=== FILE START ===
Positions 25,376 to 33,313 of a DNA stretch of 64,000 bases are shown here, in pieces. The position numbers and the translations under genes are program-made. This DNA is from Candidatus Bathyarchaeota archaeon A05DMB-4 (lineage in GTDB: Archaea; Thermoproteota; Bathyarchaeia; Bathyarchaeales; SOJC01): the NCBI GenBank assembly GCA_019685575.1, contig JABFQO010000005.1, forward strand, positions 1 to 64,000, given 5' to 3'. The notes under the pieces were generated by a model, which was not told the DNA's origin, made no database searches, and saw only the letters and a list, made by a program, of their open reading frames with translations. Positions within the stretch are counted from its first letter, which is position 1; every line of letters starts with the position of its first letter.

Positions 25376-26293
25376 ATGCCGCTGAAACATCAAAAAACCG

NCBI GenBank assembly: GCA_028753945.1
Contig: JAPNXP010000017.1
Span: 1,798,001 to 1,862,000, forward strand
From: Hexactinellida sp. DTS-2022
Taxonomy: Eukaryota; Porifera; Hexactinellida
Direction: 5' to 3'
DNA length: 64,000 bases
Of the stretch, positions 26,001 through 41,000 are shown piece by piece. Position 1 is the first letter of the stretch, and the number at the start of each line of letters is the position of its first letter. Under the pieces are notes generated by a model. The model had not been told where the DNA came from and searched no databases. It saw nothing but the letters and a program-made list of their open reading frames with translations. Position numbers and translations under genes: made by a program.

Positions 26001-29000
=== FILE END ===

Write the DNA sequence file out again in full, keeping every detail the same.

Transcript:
Positions 25,376 to 33,313 of a DNA stretch of 64,000 bases are shown here, in pieces. The position numbers and the translations under genes are program-made. This DNA is from Candidatus Bathyarchaeota archaeon A05DMB-4 (lineage in GTDB: Archaea; Thermoproteota; Bathyarchaeia; Bathyarchaeales; SOJC01): the NCBI GenBank assembly GCA_019685575.1, contig JABFQO010000005.1, forward strand, positions 1 to 64,000, given 5' to 3'. The notes under the pieces were generated by a model, which was not told the DNA's origin, made no database searches, and saw only the letters and a list, made by a program, of their open reading frames with translations. Positions within the stretch are counted from its first letter, which is position 1; every line of letters starts with the position of its first letter.

Positions 25376-26293
25376 ATGCCGCTGAAACATCAAAAAACCG

NCBI GenBank assembly: GCA_028753945.1
Contig: JAPNXP010000017.1
Span: 1,798,001 to 1,862,000, forward strand
From: Hexactinellida sp. DTS-2022
Taxonomy: Eukaryota; Porifera; Hexactinellida
Direction: 5' to 3'
DNA length: 64,000 bases
Of the stretch, positions 26,001 through 41,000 are shown piece by piece. Position 1 is the first letter of the stretch, and the number at the start of each line of letters is the position of its first letter. Under the pieces are notes generated by a model. The model had not been told where the DNA came from and searched no databases. It saw nothing but the letters and a program-made list of their open reading frames with translations. Position numbers and translations under genes: made by a program.

Positions 26001-29000